Analysis of the giralda tower geotechnical profile and its settlements
Free (open access)
Volume 10 (2022), Issue 1
1 - 12
Emilio Romero Sánchez1, Aes Esteban, María Victoria Requena García de la Cruz & Jaime Navarro Casas
The preservation of the cultural heritage is a current and challenging issue for the sustainable development of countries, such is the case in the European Union. Seville is a Spanish city located in the southern Iberian Peninsula, and it is well-known for the importance of its cultural heritage. It is one of the main sources for its economic growth, employment and cultural development. The Giralda tower of the Cathedral of Seville is its most representative building. It has been declared as World Heritage Site by the UNESCO due to its patrimonial value. The Giralda was constructed in 1384 as the Aljama of the major mosque of Seville. However, it has undergone different construction phases over time. One of the most relevant modifications was the addition of the bell tower designed by the architect Hernán Ruíz in the Renaissance. Moreover, the tower has been affected by several historic earthquakes. The goal of this study is to define the geotechnical profile of the soil under the tower and to analyse its settlements. This study will focus on the several modifications that the building has suffered throughout its history. Moreover, it will properly and exhaustively characterise the foundation, which has not been carried out to date. To do so, the geotechnical profile has been defined accurately with the information of the boreholes drilled at its base. Then, finite elements have been used to model the different load phases, which correspond to the different construction phases. Finally, this analysis has shown a great agreement between the settlements of the tower and its real top displacements.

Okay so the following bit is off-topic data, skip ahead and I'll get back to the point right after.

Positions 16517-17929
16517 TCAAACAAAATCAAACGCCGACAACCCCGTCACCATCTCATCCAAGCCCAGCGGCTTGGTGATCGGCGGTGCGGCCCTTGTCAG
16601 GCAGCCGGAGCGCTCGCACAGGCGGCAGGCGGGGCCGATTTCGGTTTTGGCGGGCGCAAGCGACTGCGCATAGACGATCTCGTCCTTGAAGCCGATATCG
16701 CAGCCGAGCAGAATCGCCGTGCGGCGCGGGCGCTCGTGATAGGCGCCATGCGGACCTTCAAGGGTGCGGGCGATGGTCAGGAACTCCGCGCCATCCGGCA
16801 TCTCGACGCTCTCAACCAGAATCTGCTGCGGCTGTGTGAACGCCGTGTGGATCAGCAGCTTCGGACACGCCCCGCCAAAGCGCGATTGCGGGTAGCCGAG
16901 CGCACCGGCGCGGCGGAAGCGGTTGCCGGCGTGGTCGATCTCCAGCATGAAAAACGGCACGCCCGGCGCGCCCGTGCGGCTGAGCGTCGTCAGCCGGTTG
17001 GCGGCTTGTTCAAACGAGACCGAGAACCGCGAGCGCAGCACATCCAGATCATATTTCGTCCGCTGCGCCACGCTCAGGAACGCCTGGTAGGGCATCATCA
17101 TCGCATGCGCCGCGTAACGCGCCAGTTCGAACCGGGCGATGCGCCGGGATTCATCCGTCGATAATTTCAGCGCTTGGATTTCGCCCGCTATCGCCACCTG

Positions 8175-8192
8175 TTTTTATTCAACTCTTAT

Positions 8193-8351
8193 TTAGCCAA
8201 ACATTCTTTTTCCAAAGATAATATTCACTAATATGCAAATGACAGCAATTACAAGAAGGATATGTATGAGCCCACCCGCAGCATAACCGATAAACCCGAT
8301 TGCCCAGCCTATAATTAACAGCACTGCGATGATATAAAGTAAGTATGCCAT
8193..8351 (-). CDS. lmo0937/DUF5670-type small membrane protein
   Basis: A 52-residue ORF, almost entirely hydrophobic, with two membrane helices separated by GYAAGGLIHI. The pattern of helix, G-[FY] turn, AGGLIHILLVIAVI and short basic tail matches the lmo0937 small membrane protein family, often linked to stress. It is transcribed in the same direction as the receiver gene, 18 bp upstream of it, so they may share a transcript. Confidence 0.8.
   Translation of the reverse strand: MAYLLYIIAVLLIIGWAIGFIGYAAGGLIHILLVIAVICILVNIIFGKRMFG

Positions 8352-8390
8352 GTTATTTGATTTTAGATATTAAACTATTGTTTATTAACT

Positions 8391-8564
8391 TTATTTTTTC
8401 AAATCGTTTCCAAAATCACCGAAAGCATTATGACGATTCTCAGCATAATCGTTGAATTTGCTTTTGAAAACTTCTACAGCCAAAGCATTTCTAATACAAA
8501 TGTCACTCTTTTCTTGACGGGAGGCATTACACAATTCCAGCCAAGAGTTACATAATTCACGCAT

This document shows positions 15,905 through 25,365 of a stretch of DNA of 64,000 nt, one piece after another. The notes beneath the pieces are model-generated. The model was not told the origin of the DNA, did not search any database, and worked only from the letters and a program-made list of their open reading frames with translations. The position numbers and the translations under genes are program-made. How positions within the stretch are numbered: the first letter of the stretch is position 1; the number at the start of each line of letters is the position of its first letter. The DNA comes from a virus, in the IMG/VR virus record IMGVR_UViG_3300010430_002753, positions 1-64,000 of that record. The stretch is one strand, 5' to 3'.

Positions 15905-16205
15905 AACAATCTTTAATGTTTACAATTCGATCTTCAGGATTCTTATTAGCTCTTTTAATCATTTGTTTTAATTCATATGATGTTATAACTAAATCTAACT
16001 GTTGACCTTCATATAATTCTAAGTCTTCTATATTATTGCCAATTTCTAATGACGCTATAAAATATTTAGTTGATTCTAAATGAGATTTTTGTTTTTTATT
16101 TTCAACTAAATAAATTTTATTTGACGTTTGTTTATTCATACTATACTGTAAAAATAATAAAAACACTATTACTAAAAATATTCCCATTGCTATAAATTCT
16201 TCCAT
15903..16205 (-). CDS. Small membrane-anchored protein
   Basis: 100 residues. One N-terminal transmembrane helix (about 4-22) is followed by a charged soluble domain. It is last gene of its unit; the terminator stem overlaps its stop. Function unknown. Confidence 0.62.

Conservation, Cultural heritage, Finite elements, Foundation, Geotechnical profile, Masonry tower, Soil, Settlements